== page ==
When the Let There Be Beer advert first aired about 9 weeks ago I wasn’t too impressed, to quote my column at the time “it is well produced and attempts to break the stereotypes….but is nothing original.  It could be an advert for any of the big brand lagers if you featured a single brand….has all the trademarks of a ‘lifestyle aspirations’ advert which could be used for any product out there…..also seems to promote home drinking more than pub consumption…should be other way round”.

I assumed with the involvement of CAMRA and SIBA that things would only improve once the campaign got into its stride.  However it appears this was the highpoint of the campaign and since then has just gone downhill.  The first issue is the recruitment of Tim Lovejoy, presenter of several Sunday morning food based programmes.  He really does divide people, half the people would not urinate on him if he was on fire, the other half would pop to the petrol station with a jerry can.   He really does get peoples backs up, crucially just the people they are trying to attract to beer.

However the main reason I am despising this campaign so much is the domination of products from the major brewers funding the campaign, these are InBev, Carlsberg Tetley, Molson Coors,and Heineken.  Of all the beers represented most are made, brewed under license or distributed in the UK by one of these big brewers.  Only Thwaites, Fullers, Meantime, Daleside, Shepherd Neame and Adnams get a look in with a single beer each.  That is a mere 6 out of 38 beer recommended by them.  Hardly representative of the rich and diverse brewing scene we have here in the UK.

Ignoring the numbers, some the beers they recommend are shocking. Fosters, Stella, 1664, John Smiths, Coors Light, Radler, Carling Zest, Carlsberg Export are just an example.  Combined this is a big puddle of massed produced bland rubbish which is a waste of the water used to make it.  Now lets take the crap beer and raise you some of the least inspired food and beer taste matching I’ve ever seen.   These are presented as a series of infomercial style adverts aired in the commercial breaks in Mr Lovejoy’s Sunday morning show on Channel 4.  He visits various restaurants and goes into the kitchen and chats with the chef before giving us recommendation of what to drink.

Remind me never to accept an offer from him to go to the pub because the man has no taste buds based on some of his recommendations.  Episode 1 was Roast Dinner with Johns Smiths and Doom Bar (one of the real ales I’ve never liked and gave many chances).  Episode 2 featured Thai food and suggested Heineken and Cobra beer.  The most recent episode featured BBQ Ribs in conjunction with Carling Zest and Foster Radler.    I’ll start with the first episode, both beers may be smooth, but are bland as dishwater.  There are hundreds of beers out there with a good balance of flavours which would do a far better job, all the selected beer do is wash the food down, something a soft drink could do.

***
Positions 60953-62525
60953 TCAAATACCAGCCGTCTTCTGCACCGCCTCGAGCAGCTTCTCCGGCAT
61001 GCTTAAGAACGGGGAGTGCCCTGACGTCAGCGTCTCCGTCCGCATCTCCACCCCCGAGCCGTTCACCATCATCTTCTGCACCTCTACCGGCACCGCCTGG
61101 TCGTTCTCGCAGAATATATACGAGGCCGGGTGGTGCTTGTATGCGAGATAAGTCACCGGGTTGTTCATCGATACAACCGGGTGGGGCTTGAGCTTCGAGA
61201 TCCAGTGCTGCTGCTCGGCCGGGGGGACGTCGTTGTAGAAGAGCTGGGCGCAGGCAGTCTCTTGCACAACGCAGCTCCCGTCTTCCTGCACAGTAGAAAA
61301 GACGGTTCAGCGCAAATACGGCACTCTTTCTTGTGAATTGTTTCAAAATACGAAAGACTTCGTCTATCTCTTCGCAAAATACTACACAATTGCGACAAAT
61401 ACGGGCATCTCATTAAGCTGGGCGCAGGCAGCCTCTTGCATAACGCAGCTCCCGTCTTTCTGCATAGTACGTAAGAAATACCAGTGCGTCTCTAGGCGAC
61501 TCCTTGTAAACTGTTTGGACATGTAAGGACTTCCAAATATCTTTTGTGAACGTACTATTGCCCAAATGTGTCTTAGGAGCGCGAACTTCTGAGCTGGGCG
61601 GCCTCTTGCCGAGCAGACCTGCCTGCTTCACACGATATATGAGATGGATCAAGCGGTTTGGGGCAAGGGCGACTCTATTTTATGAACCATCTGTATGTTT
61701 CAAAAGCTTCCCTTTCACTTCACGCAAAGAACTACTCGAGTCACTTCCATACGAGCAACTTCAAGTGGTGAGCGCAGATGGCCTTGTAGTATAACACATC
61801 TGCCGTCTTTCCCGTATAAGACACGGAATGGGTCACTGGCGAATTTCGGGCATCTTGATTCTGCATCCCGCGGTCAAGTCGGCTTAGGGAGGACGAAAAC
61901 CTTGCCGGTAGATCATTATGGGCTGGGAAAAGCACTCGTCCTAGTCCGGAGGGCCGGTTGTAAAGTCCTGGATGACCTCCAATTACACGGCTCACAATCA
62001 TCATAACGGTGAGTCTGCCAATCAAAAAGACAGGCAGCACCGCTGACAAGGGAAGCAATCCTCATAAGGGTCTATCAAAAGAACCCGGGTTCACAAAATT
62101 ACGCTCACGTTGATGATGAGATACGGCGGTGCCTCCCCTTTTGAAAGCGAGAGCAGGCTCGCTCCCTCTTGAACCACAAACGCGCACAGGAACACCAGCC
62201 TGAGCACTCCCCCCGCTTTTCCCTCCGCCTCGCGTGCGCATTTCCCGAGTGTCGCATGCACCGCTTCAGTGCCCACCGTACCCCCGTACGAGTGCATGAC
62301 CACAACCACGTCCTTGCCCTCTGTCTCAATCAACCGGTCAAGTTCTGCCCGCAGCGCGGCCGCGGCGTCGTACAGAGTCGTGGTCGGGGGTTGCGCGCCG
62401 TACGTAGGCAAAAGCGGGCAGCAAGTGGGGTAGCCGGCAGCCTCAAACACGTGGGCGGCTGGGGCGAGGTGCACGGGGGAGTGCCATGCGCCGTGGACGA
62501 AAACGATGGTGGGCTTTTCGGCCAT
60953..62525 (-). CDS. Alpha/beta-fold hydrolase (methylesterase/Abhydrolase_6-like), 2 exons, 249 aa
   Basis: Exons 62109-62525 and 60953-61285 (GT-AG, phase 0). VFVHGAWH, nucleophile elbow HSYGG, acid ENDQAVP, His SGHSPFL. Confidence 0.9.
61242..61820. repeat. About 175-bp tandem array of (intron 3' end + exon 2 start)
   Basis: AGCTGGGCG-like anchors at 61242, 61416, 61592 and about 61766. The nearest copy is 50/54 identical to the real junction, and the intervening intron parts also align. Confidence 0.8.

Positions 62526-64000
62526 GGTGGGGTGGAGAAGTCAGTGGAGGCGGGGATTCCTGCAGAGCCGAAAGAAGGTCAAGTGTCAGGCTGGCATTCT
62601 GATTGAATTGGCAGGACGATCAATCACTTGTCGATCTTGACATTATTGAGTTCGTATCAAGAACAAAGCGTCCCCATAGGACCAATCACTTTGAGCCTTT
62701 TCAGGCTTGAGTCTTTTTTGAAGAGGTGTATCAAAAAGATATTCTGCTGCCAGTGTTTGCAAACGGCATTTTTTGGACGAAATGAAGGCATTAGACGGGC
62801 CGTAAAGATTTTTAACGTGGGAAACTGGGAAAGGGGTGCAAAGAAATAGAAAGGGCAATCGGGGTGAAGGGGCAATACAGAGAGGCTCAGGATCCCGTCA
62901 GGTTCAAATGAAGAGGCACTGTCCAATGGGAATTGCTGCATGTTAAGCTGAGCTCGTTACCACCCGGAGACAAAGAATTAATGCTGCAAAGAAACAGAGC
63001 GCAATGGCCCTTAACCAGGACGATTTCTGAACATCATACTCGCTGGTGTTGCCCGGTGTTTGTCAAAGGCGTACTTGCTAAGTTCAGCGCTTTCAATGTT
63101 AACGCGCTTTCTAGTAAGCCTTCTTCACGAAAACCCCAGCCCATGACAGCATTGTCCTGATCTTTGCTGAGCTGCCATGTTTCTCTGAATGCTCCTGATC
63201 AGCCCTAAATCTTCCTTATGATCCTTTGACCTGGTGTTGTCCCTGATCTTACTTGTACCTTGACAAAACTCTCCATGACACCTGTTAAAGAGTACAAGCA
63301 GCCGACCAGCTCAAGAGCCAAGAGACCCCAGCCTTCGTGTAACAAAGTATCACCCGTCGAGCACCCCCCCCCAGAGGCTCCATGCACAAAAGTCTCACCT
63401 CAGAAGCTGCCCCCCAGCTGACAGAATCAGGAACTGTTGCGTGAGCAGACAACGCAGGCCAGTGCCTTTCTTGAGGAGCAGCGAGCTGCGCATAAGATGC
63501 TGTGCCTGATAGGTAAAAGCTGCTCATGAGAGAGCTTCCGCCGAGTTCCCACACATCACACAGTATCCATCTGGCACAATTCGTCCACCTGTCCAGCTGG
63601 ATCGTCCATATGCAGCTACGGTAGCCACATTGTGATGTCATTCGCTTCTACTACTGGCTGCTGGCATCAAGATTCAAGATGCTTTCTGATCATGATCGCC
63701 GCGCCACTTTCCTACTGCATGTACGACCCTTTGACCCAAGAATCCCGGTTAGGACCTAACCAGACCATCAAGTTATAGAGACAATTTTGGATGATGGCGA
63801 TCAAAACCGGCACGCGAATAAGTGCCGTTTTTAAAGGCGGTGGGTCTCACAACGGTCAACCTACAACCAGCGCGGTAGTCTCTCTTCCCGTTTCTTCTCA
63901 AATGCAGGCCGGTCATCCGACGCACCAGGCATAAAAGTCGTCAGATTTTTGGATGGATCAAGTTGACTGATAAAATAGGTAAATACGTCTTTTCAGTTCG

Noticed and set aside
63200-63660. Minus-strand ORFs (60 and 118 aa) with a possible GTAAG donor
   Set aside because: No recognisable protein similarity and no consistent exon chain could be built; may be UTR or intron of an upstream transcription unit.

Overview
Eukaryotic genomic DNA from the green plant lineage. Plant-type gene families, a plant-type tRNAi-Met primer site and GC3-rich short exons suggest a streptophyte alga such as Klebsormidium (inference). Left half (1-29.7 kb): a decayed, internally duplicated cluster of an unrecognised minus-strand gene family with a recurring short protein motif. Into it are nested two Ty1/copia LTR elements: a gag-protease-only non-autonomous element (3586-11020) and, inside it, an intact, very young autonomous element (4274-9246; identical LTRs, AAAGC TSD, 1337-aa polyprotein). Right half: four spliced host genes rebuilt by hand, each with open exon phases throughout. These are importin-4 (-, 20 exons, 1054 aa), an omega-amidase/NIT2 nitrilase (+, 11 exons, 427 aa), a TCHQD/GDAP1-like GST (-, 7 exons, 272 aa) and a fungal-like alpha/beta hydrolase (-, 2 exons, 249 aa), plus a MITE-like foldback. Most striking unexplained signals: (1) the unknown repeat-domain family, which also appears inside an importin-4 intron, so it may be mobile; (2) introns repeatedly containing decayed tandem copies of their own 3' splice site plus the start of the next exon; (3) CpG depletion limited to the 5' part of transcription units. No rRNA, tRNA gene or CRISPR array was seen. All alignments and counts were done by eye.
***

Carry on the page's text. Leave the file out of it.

The second (and probably least worse so far) episode again goes for the obvious choice and chucks in one the brewers core brands.  Cobra and Thai food I is a semi-logical choice, I wonder why they didn’t pick Singha, a beer from the same country however.  If you are going to pick a world beer to go with anything, pick the best in your selection, in this case Staropramen rather than Heineken which is a far inferior beer to the Czech choice (and one I was drinking all evening at a wedding over the bank holiday).  When eating at Indian and Thai restaurants I will inevitably end up drinking Kingfisher, Cobra, Singha or Lal Toofan and all are perfectly decent accompaniments to the meal.

However the third and most recent episode has had people who love their ale nearly putting a boot through their 42in plasma TV’s.  Who on gods earth had the idea that BBQ is perfect for getting out the most recent incarnation of alcopops in the form of Carling Zest and Fosters Radler.   BBQ is something which cries out for a good lagered beer from Germany or Czech Republic, or a nice hoppy golden or pale ale of which there are hundreds of UK brewed examples to choose from.  At least if they chose an alcopop they would being more honest with us.

CAMRA and SIBA should be ashamed about their involvement in this big brand promotional vehicle.  So should anyone else for that matter.  Next week I’ve heard its meths and bin reclaimed kebab on the menu, but don’t quote me on that.